How's your FICO Score?
Because our society is so automated, you're probably not surprised to hear that your creditworthiness comes down to one number.
This score is created by credit agencies. These agencies use the payment history of all of your loans: credit cards, mortgages, car/boat loans and others.
Each of the three credit reporting agencies has its own formula for building your credit score. The original FICO was developed by Fair Isaac and Company.
While Experian still calls its score "FICO", TransUnion calls its score "Beacon" and Equifax uses "Empirica." While these methods vary, the differences aren't huge; they all use the following to build your score:
- Credit History - How long have you had credit?
- Late Payments - Do you pay your bills on time?
- Balances on your Credit Cards - How many credit card accounts do you have, and how much do you owe on them?
- Requests for Credit - How many times have you had your credit checked for a loan?
These factors are assigned weights based on the formula being used. Each formula produces a single number which may vary a a little from one agency to another. Credit scores range from 300 to 800. Higher is better. Most borrowers getting a mortgage these days score 620 or above.
Your FICO score affects your interest rate
Did you know? FICO scores affect more than your ability to get a loan. They also affect your interest rate. Higher scores indicate you are a better credit risk, and thus may qualify for a better mortgage rate.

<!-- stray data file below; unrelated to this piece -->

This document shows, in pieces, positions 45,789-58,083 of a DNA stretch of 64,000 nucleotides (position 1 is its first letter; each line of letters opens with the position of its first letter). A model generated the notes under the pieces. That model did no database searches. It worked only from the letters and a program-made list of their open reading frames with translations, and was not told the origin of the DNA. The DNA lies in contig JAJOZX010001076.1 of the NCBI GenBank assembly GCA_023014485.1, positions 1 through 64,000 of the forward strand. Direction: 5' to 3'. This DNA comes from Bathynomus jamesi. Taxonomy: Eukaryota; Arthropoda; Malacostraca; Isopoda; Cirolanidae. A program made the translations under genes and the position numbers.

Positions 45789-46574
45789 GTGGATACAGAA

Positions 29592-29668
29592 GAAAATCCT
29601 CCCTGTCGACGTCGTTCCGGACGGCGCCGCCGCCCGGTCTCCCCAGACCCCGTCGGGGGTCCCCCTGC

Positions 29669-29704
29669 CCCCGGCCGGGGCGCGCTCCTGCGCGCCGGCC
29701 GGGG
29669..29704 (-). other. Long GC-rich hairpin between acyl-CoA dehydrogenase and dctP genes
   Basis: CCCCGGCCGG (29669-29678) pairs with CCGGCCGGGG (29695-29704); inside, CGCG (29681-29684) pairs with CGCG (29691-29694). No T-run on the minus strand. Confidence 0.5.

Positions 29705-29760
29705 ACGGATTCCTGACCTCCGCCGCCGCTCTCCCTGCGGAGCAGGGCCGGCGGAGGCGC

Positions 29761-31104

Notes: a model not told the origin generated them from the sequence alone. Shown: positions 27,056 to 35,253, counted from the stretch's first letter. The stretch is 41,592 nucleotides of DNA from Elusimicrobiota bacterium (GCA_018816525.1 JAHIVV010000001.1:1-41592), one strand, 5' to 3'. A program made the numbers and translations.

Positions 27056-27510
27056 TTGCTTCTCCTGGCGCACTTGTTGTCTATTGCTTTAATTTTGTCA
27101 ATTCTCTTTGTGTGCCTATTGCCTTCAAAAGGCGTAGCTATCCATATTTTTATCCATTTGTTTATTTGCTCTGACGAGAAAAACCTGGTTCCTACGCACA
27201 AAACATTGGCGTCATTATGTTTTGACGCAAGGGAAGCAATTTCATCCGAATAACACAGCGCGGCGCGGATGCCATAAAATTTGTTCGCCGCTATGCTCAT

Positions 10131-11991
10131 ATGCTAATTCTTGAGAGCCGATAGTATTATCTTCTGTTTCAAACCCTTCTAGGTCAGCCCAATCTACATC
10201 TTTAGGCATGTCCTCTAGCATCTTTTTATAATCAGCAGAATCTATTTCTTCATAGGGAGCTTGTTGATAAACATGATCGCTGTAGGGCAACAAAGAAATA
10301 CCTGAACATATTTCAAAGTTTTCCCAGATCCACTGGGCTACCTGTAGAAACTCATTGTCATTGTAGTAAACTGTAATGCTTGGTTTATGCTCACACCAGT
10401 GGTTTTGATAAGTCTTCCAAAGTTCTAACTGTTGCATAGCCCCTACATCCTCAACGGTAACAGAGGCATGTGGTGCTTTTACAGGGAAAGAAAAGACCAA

Improving your score
What can you do to raise your FICO score? Unfortunately, not much. So called "credit repair" companies advertise quick fixes, but the score is calculated from your lifetime credit history, so you can't turn it around right away. You should appeal for the credit agency to remove any incorrect data on your credit report, which is the only way to quickly improve your credit score.
Know your FICO score
Before you can improve your credit score, you must get your score and ensure that the reports from each reporting agency are correct. Fair Isaac has created a web site (www.myFICO.com) that lets you do just that. It's inexpensive to quickly get your FICO from all three agencies, along with your credit report. They also provide helpful information and tools that help you analyze what actions might have the greatest impact on your FICO score.
You can get a federally-mandated free credit report once a year from the three major credit reporting agencies at AnnualCreditReport.com. These reports do not include a free credit score, but it's very inexpensive to get one at the same time.
Now that you have all the facts, you will be a more informed consumer and you'll be better positioned to obtain the most favorable mortgage.
Curious about your FICO score? Give us a call: 7862626486.